Minimum Services Levels Act is doomed
Mick Whelan, general secretary of ASLEF, the train drivers’ union, has spoken out after the Minimum Service Levels Bill received Royal Assent and became law yesterday [Thursday 20 July].
‘We are disappointed, naturally, that the Tories, with their large majority in the House of Commons, have forced this Bill through despite the concerns of MPs and peers and in the face of reason. But this Act poses more questions than answers. As Lord John Hendy QC said in the House of Lords, “How is it actually going to work? What will they do about unusual levels of sickness? It’s impractical. And probably unworkable”.’
The success of ASLEF’s strikes over the last twelve months – bringing services to a standstill – led the Tory government to bring in this law requiring a minimum service level in some sectors – including the railways – in an effort to neutralise trade unions and the bargaining power of workers in our fight for fair pay. But Mick says the idea is ‘pie in the sky’:
‘A minimum service level on Britain’s railways will result in a dangerous level of overcrowding because, when passengers know trains are running, they will try to get on them. Many commuter services run, during peak times, with 1,300 passengers on a 12 car train. If all, or most, of those passengers try to get on MSL services then the overcrowding will put lives at risk. Not just on the train, but on platforms, because there will be fewer services to clear the stations. That’s why the rail industry doesn’t want MSLs and why the Railway Safety & Standards Board has warned against their implementation.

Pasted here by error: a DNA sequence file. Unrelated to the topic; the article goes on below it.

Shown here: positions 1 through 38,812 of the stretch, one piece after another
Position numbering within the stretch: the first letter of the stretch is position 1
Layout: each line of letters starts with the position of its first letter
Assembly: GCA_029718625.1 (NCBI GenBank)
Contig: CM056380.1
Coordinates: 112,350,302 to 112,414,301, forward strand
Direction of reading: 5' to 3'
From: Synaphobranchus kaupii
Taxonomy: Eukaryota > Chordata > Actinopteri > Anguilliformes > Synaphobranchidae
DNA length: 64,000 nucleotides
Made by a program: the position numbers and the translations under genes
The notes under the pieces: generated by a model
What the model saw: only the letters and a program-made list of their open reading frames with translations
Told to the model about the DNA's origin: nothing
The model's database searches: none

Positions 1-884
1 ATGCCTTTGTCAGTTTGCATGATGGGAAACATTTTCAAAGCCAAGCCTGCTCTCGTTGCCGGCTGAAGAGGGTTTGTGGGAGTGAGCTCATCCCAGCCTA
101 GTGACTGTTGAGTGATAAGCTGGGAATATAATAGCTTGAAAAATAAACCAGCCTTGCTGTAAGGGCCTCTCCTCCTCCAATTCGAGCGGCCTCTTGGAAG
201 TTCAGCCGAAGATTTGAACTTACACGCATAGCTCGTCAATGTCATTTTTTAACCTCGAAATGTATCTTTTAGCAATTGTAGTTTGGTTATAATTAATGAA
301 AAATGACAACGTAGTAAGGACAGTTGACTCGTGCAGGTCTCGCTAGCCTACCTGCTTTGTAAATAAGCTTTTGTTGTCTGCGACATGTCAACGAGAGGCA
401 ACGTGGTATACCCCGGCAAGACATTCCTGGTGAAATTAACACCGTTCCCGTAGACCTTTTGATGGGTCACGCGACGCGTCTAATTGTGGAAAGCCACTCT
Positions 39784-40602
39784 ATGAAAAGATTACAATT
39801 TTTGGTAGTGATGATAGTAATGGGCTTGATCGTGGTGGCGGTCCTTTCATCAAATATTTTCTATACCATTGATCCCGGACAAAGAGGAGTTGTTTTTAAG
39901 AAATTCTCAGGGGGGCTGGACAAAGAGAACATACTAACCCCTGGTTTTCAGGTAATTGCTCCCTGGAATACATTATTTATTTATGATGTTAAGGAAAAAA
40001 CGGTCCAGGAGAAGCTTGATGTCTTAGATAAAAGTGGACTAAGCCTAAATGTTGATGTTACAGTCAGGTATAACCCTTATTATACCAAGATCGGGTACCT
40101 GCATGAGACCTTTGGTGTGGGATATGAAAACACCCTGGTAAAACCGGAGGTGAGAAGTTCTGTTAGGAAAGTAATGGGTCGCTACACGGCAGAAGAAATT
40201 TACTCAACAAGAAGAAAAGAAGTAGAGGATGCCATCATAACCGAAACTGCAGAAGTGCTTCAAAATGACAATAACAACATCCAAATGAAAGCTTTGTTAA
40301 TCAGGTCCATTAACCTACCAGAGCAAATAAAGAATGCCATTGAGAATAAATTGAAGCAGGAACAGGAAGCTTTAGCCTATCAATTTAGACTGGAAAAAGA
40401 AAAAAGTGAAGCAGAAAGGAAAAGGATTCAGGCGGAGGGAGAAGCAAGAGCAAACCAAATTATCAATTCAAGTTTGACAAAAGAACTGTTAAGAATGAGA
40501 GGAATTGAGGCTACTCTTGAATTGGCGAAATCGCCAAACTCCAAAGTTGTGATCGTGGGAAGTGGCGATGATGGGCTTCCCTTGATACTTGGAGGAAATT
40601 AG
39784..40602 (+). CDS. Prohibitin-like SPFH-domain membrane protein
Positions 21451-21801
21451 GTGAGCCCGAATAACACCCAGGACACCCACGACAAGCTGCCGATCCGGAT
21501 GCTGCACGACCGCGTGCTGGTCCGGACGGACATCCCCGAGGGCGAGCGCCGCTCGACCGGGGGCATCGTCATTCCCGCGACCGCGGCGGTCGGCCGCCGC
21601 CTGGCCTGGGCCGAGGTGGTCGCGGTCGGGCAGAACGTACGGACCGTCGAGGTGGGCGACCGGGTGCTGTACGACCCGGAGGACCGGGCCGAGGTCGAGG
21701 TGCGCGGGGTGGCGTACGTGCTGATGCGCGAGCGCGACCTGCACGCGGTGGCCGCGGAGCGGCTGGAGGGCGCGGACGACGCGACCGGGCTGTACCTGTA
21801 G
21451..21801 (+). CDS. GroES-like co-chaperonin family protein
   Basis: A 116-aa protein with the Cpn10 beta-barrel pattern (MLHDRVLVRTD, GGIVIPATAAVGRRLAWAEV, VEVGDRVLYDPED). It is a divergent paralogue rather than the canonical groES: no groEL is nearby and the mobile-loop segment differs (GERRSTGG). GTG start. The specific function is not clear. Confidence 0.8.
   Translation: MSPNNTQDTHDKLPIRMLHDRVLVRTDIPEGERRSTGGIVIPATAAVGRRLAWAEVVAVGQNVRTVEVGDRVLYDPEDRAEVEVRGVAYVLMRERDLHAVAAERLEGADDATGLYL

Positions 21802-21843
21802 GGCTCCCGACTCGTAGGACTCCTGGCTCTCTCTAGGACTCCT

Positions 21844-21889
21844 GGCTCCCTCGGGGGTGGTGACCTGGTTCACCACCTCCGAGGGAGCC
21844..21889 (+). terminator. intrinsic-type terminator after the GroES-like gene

‘The government has not thought through the practicalities. To run, say, 20% of trains will require 40% of the drivers. You can’t just reduce the number of drivers to 20%. There are issues around route and traction knowledge. And having 40% of drivers being paid while delivering only 20% of the services will mean we can extend the disruption caused by industrial action over a much longer period at less cost, in lost pay, to our members. So we will be able to have a week’s worth of action for the cost to members of one or two days’ pay.
‘And unless the government bans picketing – and even this government has not, yet, suggested this – then many drivers will simply not cross an ASLEF picket line.’
The government has claimed that an MSL on the railway could be ‘managed by agreement between the employer and the trade union’.
‘But, if we are in dispute, the relationship is hardly likely to be cordial and collegiate and such an agreement is highly unlikely! MSLs will not make a resolution to any dispute any easier – it will merely prolong an industrial dispute.’
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